Australia is now off to the polls, two and a half years after the last one, three Prime Minister’s later and marriage equality is shaping as one of the many key differences between the two major parties.
The Prime Minister of Australia Malcolm Turnbull visited the Governor General yesterday to declare a double dissolution of parliament and a 55-day election campaign.
The parties have had their marriage equality policies clear for many months.
The Labor Party led by Bill Shorten have made it clear that within 100 days of being elected they will re-introduce the marriage equality bill and have it passed by both houses of parliament.
On the other hand, the Liberal National Party Coalition are sitting on the fence and have declared that they will conduct a plebiscite if they retain government with the public to decide whether a change to the Marriage Act will occur.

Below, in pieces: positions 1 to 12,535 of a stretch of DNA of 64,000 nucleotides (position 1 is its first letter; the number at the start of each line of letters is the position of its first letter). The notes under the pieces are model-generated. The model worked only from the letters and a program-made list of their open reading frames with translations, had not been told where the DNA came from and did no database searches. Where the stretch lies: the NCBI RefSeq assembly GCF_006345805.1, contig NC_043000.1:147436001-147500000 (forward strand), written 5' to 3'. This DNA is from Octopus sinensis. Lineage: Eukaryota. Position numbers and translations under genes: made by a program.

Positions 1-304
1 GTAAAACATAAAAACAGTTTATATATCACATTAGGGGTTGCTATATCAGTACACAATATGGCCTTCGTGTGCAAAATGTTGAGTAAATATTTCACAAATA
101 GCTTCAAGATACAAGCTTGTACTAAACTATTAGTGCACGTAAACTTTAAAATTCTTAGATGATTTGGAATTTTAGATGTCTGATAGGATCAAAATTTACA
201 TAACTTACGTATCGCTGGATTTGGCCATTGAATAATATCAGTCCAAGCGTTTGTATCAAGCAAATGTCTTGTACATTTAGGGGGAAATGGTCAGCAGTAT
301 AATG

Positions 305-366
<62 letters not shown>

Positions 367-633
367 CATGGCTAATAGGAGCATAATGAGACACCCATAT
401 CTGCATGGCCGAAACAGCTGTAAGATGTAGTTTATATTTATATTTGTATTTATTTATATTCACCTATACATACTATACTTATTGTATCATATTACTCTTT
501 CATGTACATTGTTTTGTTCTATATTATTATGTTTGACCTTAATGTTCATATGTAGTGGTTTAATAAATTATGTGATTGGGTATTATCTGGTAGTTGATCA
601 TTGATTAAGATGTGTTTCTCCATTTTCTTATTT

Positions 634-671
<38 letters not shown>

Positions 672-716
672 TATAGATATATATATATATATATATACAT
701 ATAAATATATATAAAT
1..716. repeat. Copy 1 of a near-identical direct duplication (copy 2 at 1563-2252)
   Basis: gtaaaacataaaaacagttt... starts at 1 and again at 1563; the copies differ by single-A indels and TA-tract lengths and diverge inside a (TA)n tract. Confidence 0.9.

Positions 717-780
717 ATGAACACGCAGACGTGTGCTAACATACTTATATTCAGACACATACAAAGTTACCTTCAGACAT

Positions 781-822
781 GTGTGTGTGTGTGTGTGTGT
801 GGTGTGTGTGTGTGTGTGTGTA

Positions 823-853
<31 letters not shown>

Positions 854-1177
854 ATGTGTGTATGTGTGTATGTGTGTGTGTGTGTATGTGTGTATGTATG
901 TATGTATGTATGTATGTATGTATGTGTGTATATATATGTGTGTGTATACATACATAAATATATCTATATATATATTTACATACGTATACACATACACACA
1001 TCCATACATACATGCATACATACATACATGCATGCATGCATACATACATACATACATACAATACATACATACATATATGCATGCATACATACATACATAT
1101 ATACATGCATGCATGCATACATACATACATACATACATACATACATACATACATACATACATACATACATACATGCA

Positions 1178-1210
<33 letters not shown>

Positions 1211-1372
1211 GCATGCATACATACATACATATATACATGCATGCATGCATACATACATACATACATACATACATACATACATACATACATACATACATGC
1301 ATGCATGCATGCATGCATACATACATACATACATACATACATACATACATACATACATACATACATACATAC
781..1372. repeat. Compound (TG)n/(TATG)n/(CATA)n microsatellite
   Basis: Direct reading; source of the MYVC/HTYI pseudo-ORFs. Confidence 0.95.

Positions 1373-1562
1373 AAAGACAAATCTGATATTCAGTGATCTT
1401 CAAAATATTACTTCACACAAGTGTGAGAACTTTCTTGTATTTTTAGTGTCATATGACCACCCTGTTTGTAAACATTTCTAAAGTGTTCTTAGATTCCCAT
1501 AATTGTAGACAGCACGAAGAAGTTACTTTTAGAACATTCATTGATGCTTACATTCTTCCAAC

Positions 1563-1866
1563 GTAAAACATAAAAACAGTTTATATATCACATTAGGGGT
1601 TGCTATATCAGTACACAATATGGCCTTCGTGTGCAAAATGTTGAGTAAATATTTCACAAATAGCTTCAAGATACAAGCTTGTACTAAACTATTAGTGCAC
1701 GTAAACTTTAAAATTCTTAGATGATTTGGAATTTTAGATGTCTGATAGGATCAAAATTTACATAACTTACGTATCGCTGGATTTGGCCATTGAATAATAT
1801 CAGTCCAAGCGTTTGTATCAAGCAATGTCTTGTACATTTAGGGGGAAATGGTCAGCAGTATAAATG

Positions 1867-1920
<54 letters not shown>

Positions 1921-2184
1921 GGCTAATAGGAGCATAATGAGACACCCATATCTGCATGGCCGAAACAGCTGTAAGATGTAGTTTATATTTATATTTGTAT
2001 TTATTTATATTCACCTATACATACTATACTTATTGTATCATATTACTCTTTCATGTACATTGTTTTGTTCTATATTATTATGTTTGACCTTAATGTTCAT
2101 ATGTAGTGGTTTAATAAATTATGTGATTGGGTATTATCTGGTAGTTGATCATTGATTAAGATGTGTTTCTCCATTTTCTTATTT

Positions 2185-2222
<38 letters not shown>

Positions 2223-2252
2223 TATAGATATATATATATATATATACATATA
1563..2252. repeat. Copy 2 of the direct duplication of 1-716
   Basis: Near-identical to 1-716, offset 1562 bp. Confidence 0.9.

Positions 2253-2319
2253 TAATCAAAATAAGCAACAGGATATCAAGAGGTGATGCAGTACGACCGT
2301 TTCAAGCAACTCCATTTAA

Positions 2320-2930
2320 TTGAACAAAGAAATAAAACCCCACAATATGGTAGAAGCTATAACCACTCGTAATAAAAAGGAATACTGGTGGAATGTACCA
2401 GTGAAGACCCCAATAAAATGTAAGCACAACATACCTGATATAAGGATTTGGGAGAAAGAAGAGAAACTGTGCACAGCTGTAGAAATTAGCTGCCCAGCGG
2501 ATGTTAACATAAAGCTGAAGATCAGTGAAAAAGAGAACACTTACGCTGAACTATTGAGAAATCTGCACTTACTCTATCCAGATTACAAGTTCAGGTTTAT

It is assumed that through either process same-sex marriage will finally become legal in Australia but there are still some roadblocks under both models that may need to be avoided.
If a plebiscite is held then the Country will become divided and those against a change have already signalled they will unleash a nasty scare campaign to push the status quo.
A Labor victory seems more likely as long as they win government in their own right.
Opinion Polls are all pointing to a tight election with most showing the parties neck and neck at 50% each.
If Labor doesn’t have a majority and needs support from independents in the parliament to get their legislation through then it may come down to negotiating with the crossbenchers to get anything through, including the marriage equality bill.
It’s going to be a long three months.
Last Updated on May 9, 2016